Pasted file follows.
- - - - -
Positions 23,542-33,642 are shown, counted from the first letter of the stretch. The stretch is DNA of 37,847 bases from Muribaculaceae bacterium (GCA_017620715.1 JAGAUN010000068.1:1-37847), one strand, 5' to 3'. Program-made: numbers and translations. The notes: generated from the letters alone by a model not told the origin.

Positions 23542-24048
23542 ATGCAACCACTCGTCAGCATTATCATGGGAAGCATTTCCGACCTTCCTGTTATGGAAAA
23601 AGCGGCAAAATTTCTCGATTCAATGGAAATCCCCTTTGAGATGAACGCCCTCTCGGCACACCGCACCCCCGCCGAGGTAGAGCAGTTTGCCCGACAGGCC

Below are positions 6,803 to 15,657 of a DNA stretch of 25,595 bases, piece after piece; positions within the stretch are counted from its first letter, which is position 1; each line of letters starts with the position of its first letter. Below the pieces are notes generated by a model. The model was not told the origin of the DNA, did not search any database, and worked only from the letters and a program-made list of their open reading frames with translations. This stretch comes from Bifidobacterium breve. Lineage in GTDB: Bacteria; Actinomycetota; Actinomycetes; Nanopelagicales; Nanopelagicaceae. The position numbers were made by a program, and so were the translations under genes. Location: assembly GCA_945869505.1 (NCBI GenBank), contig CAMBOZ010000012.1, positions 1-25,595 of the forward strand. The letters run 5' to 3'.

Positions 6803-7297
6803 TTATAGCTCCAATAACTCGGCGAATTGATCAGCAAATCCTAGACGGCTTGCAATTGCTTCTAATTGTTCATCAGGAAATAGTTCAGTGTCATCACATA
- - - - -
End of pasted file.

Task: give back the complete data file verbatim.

Positions 23,542-33,642 are shown, counted from the first letter of the stretch. The stretch is DNA of 37,847 bases from Muribaculaceae bacterium (GCA_017620715.1 JAGAUN010000068.1:1-37847), one strand, 5' to 3'. Program-made: numbers and translations. The notes: generated from the letters alone by a model not told the origin.

Positions 23542-24048
23542 ATGCAACCACTCGTCAGCATTATCATGGGAAGCATTTCCGACCTTCCTGTTATGGAAAA
23601 AGCGGCAAAATTTCTCGATTCAATGGAAATCCCCTTTGAGATGAACGCCCTCTCGGCACACCGCACCCCCGCCGAGGTAGAGCAGTTTGCCCGACAGGCC

Below are positions 6,803 to 15,657 of a DNA stretch of 25,595 bases, piece after piece; positions within the stretch are counted from its first letter, which is position 1; each line of letters starts with the position of its first letter. Below the pieces are notes generated by a model. The model was not told the origin of the DNA, did not search any database, and worked only from the letters and a program-made list of their open reading frames with translations. This stretch comes from Bifidobacterium breve. Lineage in GTDB: Bacteria; Actinomycetota; Actinomycetes; Nanopelagicales; Nanopelagicaceae. The position numbers were made by a program, and so were the translations under genes. Location: assembly GCA_945869505.1 (NCBI GenBank), contig CAMBOZ010000012.1, positions 1-25,595 of the forward strand. The letters run 5' to 3'.

Positions 6803-7297
6803 TTATAGCTCCAATAACTCGGCGAATTGATCAGCAAATCCTAGACGGCTTGCAATTGCTTCTAATTGTTCATCAGGAAATAGTTCAGTGTCATCACATA